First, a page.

Texas’s new abortion law, which bans most abortions after six weeks, has now gone into effect after the U.S. Supreme Court declined to intervene. As a result, Texas has some of the most restrictive abortion laws in the world.
The court’s ruling on September 1st has caused uproar across the country, with media coverage flooding the internet and public interest in the subject high. Beyond the usual battle of public opinion at the legislative and media level, many brands have also taken matters into their own hands in speaking out and acting against the law.
We did a deep dive into the online reactions that received the most attention since the Supreme Court’s decision not to act, and highlighted some of the companies that have made headlines through their stances.
Public and media interest in corporate responses to the Texas abortion law since September 2nd
Since the law came into force there have been 3.4k articles written about responses to it with more than a million engagements. Media interest peaked on September 3rd, with 1.1k articles published. The majority of them were about how brands were responding to the new law. The Verge’s article about GoDaddy cutting off Texas Right to Life’s abortion ‘whistleblowing’ website saw the highest level of engagement.
The largest peak in public interest was the following day, as more brands — including the likes of Lyft, Uber, and Bumble — began to push back against the law.
The top articles about the Texas abortion law focus on brands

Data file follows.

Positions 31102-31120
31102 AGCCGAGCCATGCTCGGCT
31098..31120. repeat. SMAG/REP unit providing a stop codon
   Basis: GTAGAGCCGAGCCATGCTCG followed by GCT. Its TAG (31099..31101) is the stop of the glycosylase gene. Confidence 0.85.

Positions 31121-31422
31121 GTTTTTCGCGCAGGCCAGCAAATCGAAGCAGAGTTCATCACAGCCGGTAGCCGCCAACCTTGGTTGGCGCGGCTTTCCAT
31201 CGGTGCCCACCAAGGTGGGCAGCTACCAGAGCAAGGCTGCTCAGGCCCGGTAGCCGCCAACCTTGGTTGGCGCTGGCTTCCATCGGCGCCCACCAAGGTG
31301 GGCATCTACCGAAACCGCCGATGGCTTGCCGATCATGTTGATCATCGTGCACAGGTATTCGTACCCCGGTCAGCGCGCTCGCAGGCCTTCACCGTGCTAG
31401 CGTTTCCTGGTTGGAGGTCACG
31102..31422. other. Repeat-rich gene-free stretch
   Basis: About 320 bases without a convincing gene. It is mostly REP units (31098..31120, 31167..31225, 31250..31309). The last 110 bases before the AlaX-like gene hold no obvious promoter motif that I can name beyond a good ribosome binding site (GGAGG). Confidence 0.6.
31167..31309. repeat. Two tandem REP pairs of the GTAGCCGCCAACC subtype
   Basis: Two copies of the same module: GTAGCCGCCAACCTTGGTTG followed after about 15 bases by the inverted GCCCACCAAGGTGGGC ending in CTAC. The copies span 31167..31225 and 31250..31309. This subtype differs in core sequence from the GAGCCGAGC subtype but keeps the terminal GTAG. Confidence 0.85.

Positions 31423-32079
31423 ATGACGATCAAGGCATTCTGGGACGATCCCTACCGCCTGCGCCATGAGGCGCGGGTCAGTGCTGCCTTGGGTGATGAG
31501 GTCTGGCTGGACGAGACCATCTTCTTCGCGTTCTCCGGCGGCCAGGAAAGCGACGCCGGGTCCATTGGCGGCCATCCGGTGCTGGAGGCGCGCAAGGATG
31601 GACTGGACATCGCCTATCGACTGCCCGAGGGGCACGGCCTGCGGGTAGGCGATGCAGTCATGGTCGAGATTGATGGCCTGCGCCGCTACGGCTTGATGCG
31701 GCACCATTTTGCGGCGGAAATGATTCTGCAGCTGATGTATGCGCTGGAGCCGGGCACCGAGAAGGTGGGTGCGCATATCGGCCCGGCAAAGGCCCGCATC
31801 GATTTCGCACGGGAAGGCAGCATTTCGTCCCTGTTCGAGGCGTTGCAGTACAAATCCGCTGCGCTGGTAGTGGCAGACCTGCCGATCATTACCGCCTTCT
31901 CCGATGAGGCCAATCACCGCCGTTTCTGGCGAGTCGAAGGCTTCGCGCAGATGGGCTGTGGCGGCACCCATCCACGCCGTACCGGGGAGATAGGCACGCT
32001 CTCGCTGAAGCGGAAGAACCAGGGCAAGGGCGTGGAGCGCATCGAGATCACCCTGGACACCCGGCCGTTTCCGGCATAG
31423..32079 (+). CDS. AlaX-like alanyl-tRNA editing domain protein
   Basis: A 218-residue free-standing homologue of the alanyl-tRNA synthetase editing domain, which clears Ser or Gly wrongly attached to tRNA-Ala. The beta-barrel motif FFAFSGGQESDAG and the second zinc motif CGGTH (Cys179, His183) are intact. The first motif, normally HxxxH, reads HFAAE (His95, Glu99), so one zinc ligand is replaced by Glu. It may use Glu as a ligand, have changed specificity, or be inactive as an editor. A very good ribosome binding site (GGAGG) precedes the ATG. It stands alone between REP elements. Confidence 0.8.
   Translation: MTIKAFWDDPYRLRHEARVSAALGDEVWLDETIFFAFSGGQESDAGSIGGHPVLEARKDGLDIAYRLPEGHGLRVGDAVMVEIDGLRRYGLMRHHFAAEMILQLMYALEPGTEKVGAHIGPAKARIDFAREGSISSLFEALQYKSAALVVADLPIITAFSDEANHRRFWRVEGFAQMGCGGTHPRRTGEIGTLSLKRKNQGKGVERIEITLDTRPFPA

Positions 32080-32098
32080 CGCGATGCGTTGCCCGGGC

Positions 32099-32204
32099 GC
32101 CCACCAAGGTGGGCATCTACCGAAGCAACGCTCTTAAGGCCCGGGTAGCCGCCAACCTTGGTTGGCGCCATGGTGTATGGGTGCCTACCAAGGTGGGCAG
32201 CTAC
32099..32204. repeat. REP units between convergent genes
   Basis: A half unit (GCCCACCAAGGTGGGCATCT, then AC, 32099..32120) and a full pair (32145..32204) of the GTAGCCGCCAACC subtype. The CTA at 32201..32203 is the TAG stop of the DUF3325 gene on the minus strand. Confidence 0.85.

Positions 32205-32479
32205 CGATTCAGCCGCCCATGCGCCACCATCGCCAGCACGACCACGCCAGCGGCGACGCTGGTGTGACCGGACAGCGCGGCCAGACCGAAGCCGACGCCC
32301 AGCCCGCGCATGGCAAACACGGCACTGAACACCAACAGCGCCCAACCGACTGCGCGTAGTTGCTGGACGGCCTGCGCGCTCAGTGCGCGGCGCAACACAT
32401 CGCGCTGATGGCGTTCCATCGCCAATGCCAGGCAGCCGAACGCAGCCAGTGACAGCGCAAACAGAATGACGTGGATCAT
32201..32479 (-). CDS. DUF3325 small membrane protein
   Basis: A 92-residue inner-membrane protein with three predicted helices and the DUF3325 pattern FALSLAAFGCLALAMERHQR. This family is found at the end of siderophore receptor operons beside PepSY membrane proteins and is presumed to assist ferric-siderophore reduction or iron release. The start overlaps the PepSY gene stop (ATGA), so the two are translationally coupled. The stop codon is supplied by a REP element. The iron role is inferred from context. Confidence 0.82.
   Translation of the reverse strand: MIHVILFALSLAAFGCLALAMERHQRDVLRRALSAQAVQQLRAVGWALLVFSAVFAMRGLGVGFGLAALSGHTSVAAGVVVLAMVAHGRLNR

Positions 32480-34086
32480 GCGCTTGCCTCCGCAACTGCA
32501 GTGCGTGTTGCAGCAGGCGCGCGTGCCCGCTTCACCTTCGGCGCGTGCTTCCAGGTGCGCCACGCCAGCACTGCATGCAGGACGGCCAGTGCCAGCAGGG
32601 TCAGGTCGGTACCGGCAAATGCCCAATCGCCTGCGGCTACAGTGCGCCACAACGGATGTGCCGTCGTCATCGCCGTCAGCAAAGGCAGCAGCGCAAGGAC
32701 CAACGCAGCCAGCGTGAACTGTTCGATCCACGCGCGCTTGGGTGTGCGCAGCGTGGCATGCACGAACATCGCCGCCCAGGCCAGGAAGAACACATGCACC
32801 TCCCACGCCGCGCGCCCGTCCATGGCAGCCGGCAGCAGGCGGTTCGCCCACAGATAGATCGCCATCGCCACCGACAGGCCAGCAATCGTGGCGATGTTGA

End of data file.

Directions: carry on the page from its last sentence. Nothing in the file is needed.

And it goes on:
Brands are often accused of being all talk when it comes to taking a stand, but many of the companies involved here are actively putting their money where their mouth is.
The top article by The Verge, which we noted above, received over 80k engagements to its article about GoDaddy, but NPR’s article about Lyft and Uber was a close second, generating 78k engagements. Lyft confirmed it will donate $1 million to Planned Parenthood, stating it will “ensure that transportation is never a barrier to healthcare access.”
However, perhaps the most consequential action by both of these companies is their pledge to completely cover any legal fees incurred by drivers who could be sued for transporting passengers to an abortion.
Additionally, dating app companies Bumble and Match announced that they will be creating funds that help women battle the state’s law. Austin-based Bumble, which notes it is woman-founded and women-led in its announcement, called it a “relief fund” that will be distributed to organizations that support reproductive rights.
The company was not shy about expressing its opinion on the law, and used Instagram and Twitter to make sure the announcement was heard. HuffPost’s article about Bumble and Match received over 37k engagements and was fourth on the list of top articles.
One brand that was mentioned completely in isolation from other efforts was Salesforce, which was written about in an article on CNBC. Salesforce announced it will offer to help employees relocate from Texas if they are concerned about access to reproductive care. The article received 30k engagements and was retweeted by Salesforce CEO, Marc Benioff.
Top web publishers on responses to the Texas abortion law
Many of the top publishers wrote similar numbers of articles, but the six articles from NPR were the most influential, with more than 138k engagements. NPR was responsible for three out of the top ten articles overall, and focused mostly on how brands were responding to the law. The Verge and HuffPost round out the top three publishers and together generated over 133k engagements.
The Atlantic was the only publisher to write just one article, but was still highly engaged. Their article discussed how Texas Republicans might regret the abortion ban and received 39k engagements.
Although it may not be shocking that the Texas abortion law caused a stir among the media and public, it is now extremely clear that brands possess the power to influence public discourse and legislative conversations. With companies like Lyft and Uber leading the way, brands may continue to follow suit in order to protect the rights of their employees and customers.